To be honest, I personally have not yet settled on how I will contribute and have opted to try out a number of different sectors as an IPED student. This is where IPED has a huge advantage; because of the schedule, content of coursework, incredible support of the program’s director and staff, access to professors, small cohort size, and comradery and encouragement from classmates, students can get the hands-on experience necessary to jump into a career upon graduation. I have interned with the Council on Foreign Relations and the U.S. Department of State, assisted a professor with a research project, and coordinated the IPED Lecture Series—all in my first year! Over this next year I will continue to make use of these opportunities, seeking an internship with The Economist Intelligence Unit and a Boren Fellowship for Russian language study. With IPED, these outside fellowships, internships, and experiences are not just encouraged, but are actively supported and are consistently realized by IPED students every year.

If you desire to pursue an internship in the U.S. government, please reach out to me or any of the other IPED students doing government work this summer. And, if you’re interested in private sector consulting, internships with the United Nations, NGO work, or language study, there are IPED students ready to answer your questions on those areas as well.

Best of luck in your summer endeavors!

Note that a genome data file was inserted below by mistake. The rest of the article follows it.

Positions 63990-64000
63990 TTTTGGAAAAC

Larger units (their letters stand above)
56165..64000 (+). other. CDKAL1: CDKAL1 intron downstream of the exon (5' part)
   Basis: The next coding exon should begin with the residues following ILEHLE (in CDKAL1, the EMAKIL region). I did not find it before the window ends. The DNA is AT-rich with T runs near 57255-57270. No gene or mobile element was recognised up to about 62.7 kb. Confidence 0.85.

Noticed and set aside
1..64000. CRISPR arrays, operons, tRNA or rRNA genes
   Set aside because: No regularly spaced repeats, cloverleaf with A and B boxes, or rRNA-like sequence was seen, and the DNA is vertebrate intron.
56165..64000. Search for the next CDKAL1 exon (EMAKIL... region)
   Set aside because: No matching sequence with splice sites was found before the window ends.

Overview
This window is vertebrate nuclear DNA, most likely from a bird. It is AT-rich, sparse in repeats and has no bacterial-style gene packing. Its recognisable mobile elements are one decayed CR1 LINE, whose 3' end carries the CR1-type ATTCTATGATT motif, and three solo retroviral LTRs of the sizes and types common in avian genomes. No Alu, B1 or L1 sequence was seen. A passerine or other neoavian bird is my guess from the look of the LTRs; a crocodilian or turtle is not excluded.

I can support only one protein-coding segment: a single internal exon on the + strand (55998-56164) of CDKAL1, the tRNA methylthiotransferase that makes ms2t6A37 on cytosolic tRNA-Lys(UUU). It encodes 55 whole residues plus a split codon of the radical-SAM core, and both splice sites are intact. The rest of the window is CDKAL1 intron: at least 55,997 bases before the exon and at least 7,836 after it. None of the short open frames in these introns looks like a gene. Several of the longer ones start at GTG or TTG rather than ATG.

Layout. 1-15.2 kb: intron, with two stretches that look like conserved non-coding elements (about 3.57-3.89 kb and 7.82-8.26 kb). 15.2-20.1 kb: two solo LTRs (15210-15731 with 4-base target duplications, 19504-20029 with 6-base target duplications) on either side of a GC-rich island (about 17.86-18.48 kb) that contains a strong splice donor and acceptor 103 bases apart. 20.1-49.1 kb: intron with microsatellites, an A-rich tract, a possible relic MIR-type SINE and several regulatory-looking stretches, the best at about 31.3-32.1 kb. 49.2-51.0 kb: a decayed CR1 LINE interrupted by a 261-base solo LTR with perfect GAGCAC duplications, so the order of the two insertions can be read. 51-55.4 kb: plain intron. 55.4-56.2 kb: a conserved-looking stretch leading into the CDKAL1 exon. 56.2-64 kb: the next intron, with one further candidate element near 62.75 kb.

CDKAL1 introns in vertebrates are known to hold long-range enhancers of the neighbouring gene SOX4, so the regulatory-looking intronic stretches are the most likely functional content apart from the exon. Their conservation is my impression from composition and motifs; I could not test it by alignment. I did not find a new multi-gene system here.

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2017 Finance Career Trip

On Friday, Februrary 24, students from the IPED Class of 2018 attended the annual Finance Career Trip in New York City.

IPEDers Moses Cam, Robyn Emory, Carlos Baeta, Jessica Way, and Owen Fitzgerald at U.S. Trust

The students began their day at U.S. Trust and spoke with Joseph Quinlan (IPED Class of ’84) from Bank of America. Mr. Quinlan works in the research division as a Chief Market Strategist and shared his thoughts on the current global outlook, his experiences, and his advice (“READ!). He said of the IPED program, “IPED taught me how to think on multiple dimensions.”

IPED students listen as Mr. Quinlan speaks about his work with Bank of America

IPED Class of 2018 with Joseph Quinlan (Center) and Dr. Schwalbenberg.

After speaking with Mr. Quinlan, IPED visited the New York Society of Security Analysts (NYSSA), one of many societies around the world that comprise the CFA Institute. Once there, the students were greeted by Mario Carias, who serves on the Board of Directors. The students were educated in what NYSSA does, how to become a certified charted financial analyst (CFA), and ways to become involved with NYSSA.

Mario Carias speaks to the IPEDers concerning NYSSA

Mr. Carias pictured with IPED ’18

Next, after a quick lunch, IPED ended their day with a visit to Ernst and Young (EY) where they met with Christina Innocentzi to discuss EY’s mission, the work they do, and job opportunities.

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2015 Washington DC Career Trip

Early on the morning of Thursday, November 5th, 20 Fordham IPED students departed for IPED’s annual Washington DC Career Trip.  This trip provides an opportunity for students to explore internship and career opportunities with the United States government, connect with alumni working in DC, and experience the nation’s capital.

An early arrival allowed for a brief visit to the White House.

An early arrival allowed for a brief visit to the White House.